Google has once again flexed its mighty muscle and is forcing the online world into totally adopting secure websites. Previously only considered for sites that conducted financial transactions and maybe had an online enquiry form to submit, it would seem that everyone is going to need a secure site if they wish to remain reasonably high on search engine rankings and not subject their visitors to warnings that may make them hightail it out of their site!
The original World Wide Web was built on an electronic protocol and programming language known as HTTP (HyperText Transport Protocol). It was the original “lingua franca” of the web. Buried in that HTTP code are the instructions of what is placed and where it is placed on a page when you visit a website. It also contains other information – too much to detail in this posting and irrelevant. The primary problem with HTTP is that it isn’t very secure; it can be “eavesdropped” upon by others who might spot some interesting information being transmitted (e.g. credit card details) and use it for nefarious purposes.
The way to stop this from occurring is to use the HTTPS protocol (the ‘S’ stands for “secure” or “Secure Socket Layer – SSL”), which is built on HTTP2 and encrypts all of the electronic communications passing between the user and server. You know you’re on a secure HTTPS connection when you not only see the added S in the URL but also a little green padlock icon in the address bar of your browser.
One significant advantage to using a secure channel is that the performance of the website increases significantly. That is, pages and media load a lot more quickly because HTTP2 is inherently faster than HTTP.
As I indicated earlier, there is another good reason for having your website run under HTTPS: Google will like it better and rank it higher in its search engine. Google has taken that a step further. As of the time of this writing, anyone using the Chrome browser (which is, of course, built and supported by Google) who is visiting an unsecured site will be warned of such directly in the browser:Few things will scare away a potential customer more than warning them that their computer’s security is potentially about to be breached! As of this writing, approximately 60% of web users employ the Chrome browser. (Yes, at the time of this writing, the Town of Stony Plain did not have SSL on its website.)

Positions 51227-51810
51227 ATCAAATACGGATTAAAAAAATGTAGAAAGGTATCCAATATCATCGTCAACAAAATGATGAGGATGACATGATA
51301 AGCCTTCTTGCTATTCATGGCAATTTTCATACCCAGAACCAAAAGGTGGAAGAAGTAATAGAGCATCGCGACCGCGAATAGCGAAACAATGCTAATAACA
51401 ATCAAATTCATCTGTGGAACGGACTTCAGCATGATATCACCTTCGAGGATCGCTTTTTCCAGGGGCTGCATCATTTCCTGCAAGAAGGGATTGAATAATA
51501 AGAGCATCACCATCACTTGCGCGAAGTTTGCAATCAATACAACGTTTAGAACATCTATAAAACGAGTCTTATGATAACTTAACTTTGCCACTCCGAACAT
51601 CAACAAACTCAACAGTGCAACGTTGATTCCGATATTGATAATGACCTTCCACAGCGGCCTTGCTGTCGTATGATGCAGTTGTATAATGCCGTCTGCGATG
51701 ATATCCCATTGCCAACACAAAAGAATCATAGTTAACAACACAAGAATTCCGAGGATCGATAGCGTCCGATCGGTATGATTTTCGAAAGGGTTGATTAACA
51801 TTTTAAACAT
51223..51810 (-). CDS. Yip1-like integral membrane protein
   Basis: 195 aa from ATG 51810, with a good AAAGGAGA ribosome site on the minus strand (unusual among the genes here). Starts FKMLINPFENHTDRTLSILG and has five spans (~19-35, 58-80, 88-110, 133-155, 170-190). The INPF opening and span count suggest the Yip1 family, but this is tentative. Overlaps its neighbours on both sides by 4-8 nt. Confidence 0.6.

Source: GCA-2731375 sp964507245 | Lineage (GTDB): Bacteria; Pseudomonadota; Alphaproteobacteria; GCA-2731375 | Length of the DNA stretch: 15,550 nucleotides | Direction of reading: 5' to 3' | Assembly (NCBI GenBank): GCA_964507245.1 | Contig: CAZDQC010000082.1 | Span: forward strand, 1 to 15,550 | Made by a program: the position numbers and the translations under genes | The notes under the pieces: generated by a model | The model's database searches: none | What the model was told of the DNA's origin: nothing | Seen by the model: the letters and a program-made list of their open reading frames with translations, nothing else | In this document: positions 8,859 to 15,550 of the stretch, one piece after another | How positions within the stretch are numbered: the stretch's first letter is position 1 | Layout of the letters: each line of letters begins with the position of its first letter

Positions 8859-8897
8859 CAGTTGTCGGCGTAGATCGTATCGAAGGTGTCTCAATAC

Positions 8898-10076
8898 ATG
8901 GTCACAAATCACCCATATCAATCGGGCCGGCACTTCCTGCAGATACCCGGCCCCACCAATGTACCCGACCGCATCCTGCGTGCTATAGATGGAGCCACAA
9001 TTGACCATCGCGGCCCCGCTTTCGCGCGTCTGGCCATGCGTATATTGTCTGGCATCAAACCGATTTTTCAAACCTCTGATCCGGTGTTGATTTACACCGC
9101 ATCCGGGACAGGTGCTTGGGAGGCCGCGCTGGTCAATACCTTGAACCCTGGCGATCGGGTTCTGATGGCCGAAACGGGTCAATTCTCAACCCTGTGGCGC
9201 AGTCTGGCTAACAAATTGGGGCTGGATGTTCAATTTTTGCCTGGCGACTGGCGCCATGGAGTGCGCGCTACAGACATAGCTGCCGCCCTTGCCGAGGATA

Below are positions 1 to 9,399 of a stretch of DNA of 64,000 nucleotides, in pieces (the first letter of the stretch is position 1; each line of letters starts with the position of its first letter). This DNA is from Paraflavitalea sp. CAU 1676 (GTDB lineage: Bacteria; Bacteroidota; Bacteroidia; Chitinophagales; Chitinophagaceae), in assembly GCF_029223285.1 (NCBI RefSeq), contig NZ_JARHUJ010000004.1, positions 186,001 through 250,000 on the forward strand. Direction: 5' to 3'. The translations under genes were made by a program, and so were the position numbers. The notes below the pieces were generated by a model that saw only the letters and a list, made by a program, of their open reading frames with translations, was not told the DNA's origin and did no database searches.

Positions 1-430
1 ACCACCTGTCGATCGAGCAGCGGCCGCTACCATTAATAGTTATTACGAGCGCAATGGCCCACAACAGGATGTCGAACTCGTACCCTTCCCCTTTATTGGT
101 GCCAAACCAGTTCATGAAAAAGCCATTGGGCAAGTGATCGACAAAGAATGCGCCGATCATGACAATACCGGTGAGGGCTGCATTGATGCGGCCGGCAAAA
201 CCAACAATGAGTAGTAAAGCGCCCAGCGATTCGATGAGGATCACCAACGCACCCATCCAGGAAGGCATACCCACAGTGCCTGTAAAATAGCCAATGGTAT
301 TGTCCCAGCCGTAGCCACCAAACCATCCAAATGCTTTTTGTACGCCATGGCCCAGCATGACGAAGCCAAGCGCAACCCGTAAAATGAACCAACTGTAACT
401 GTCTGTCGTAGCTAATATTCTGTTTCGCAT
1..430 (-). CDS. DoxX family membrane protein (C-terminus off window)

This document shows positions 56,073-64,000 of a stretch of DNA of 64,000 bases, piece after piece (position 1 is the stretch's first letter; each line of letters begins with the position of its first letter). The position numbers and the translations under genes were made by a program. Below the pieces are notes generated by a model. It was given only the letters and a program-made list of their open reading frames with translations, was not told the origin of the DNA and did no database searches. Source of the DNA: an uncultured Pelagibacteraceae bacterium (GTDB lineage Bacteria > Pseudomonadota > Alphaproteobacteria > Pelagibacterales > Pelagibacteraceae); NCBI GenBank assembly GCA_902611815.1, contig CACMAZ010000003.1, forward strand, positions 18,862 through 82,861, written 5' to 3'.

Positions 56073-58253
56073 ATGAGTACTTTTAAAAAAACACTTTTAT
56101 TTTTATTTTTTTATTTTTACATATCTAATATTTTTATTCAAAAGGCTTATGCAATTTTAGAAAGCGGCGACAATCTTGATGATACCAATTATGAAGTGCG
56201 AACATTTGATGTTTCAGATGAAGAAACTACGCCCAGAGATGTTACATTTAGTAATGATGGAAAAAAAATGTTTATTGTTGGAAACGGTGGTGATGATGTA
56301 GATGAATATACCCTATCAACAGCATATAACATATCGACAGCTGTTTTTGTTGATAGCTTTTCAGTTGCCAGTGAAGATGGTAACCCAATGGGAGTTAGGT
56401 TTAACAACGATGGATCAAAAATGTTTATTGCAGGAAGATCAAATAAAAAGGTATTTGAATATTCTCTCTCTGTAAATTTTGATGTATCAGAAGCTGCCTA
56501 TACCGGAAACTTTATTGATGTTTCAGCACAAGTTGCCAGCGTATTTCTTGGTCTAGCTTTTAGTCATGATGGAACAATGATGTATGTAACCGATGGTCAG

So, to summarize, you want to update your website to be delivered to users via HTTPS because:
- Your customers and prospects will be able to access and browse your site much more quickly.
- You will get a ranking boost from Google. (At least you’ll get a boost until all of your competitors follow your lead.)
- Your site will be interpreted by visitors as being one they can trust and the credibility of your business or organization will increase.
- Nothing that passes between your website and its visitor will be intercepted, no matter how benign.
- Any visitors browsing your site using Chrome will not be scared off.
Without going into a lot of detail, the first step in getting your website upgraded to the current secure standard is to acquire an SSL Certificate. Once a costly item, such things are now free and can be acquired from a number of online sources. The next steps are considerably more difficult because your website will need to be rejigged to work properly with a new URL. That is, where you used to be http://mysite.com you are now https://mysite.com. As well, any external links you might have on your site will have to lead to other secure websites. Doing these tasks can take a lot of time and effort and things might still not work properly if there’s even one lingering “http” as the needle in the proverbial haystack.
Fortunately, if your site was built using WordPress or I built it for you, I’ve acquired a number of software tools that will allow me to accomplish this task in an hour or two! This job can be accomplished with a day or two of notice – and I can even acquire the SSL Certificate for you.
Get your website secured. Now. Resistance is futile.